From Office of Community and Civic Life:
A Code for All Portlanders: Writing Racial, Disability, and Social Justice in the Office of Community and Civic Life, presents Committee 3.96 recommendations, the process for community engagement, and an understanding of how these changes might impact the work of Civic Life.
November 14, 2019, 5:30-8:00PM
Self Enhancement Inc. (SEI), 3920 N Kerby Ave, Portland, 97227
(doors open at 5:00pm, meeting will end promptly at 8:00pm)
Food, refreshments, and childcare will be provided.
On November 14th, 2019, Commissioner Chloe Eudaly will present a Resolution to authorize a three-year extension for Neighborhood District Coalition Office contracts and to convene a multi-bureau work group to conduct a policy review of cross-referenced responsibilities for public involvement (click here to see a timeline of the work proposed in the Resolution). Bureaus within the work group will work together to address their own public involvement practices so all Portlanders can be equitably serviced citywide. The meeting will also be an opportunity for Portlanders to learn about the work of Committee 3.96. For details from Civic Life, click here.
Since it will be difficult for most Portlanders to attend this session, it is important to voice your opinion on the existing public involvement code by mail, email, and phone.
1221 SW 4TH AVE, ROOM 340, PORTLAND, OR 97204
1221 S.W. 4TH, ROOM 240, PORTLAND, OR 97204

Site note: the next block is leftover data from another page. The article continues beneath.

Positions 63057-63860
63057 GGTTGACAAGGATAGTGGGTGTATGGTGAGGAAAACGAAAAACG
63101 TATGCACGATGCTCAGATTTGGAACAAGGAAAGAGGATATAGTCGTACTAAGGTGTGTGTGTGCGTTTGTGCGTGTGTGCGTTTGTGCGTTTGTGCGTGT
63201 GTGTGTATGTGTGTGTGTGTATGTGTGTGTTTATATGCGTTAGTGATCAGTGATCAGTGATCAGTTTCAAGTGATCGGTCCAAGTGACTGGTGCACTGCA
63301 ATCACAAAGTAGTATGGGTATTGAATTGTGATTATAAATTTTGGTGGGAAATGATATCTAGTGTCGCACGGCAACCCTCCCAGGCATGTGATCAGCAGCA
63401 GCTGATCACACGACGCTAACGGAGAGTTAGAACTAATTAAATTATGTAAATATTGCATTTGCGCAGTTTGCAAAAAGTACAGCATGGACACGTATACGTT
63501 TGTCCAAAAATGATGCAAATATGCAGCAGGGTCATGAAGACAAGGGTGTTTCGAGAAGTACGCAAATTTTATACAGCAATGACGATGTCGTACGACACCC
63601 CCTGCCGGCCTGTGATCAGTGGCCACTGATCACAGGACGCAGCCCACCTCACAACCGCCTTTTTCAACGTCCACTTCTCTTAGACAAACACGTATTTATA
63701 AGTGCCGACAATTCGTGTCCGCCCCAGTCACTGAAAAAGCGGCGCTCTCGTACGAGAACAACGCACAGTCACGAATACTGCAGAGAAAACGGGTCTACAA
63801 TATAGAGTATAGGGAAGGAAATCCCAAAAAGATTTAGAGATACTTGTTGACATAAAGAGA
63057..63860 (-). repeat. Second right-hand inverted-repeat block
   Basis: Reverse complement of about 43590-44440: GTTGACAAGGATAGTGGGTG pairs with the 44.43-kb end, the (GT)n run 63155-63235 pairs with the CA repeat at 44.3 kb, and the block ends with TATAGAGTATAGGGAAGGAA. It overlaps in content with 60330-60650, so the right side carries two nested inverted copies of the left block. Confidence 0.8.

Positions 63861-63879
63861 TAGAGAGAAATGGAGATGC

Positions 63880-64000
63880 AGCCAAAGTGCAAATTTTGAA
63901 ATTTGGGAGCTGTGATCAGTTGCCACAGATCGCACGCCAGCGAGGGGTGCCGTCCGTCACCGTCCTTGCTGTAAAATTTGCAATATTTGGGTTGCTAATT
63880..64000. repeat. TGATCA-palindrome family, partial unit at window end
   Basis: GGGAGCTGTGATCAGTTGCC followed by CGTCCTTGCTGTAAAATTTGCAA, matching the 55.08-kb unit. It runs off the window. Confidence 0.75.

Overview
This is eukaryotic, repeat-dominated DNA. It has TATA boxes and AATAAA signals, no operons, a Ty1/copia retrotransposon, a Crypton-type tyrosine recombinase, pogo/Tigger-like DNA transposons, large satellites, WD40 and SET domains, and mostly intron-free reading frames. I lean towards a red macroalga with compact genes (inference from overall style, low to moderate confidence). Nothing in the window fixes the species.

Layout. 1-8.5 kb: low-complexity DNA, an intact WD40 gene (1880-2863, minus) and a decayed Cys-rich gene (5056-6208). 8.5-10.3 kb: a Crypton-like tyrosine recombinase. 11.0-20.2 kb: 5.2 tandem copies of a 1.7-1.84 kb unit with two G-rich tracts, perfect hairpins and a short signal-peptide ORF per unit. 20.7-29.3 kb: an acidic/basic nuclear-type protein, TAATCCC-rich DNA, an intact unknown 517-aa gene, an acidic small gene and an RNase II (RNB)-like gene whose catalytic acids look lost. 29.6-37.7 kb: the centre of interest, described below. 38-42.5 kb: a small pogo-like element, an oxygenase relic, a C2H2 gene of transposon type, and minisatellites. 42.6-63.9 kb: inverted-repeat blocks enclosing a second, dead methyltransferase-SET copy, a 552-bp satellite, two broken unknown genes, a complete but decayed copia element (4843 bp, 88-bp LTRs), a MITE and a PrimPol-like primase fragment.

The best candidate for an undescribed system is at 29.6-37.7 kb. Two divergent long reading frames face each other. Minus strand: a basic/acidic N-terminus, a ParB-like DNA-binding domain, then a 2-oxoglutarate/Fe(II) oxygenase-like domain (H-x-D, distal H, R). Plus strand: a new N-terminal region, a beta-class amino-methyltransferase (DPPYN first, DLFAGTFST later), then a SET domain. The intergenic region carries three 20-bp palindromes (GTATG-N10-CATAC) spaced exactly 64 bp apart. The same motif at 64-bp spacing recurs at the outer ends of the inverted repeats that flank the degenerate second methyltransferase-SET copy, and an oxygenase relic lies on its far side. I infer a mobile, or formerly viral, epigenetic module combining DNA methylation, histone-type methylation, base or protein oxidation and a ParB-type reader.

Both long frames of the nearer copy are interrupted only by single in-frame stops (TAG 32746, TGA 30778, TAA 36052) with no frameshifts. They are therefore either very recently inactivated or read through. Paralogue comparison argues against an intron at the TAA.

1221 SW 4TH AVENUE, ROOM 220
PORTLAND OR 97204
1221 SW 4TH AVE, SUITE 210, PORTLAND, OR 97204
JO ANN HARDESTY
1221 SW 4TH AVE STE 230, PORTLAND, OR 97204
Answers to Questions from Code Change 3.96 Community Engagement Forum (hosted by Brentwood-Darlington Neighborhood Association September 24, 2019, 6:00-8:00PM). Questions were sent to Office of Community and Civic Life on September 25, 2019 by Board Chair, Chelsea Powers. Answers were received from Sabrina Wilson, Code Change Project Manager at Office of Community & Civic Life, on October 25, 2019.
Additionally, four members of SE neighborhood associations testified at the October 2nd, 2019, 9:30AM Portland City Council meeting: Pete Forsyth of South Tabor, Chelsea Powers of Brentwood-Darlington, Sabina Urdes of Lents, and Allen Field of Richmond. Their testimony begins around the 11 minute mark of the official City Council video below.
From Office of Community and Civic Life:
Yesterday, Commissioner Chloe Eudaly announced that she has decided to present the proposed code changes as a report on November 14. She indicated that this will allow Council more time to consider the facts and have a public conversation before taking it to a vote on the final package. “In making this announcement, I want to be very clear that I intend to see these policy changes through to completion in a timely manner. The changes proposed by Committee 3.96 reflect a transformative vision for the City’s approach to civic engagement and deserve fair consideration. We can no longer claim to believe in equity but refuse to update the code accordingly. However, heartfelt questions and concerns have been raised about what the new system may look like and how it will work—and I want to be able to answer them before advancing these changes.”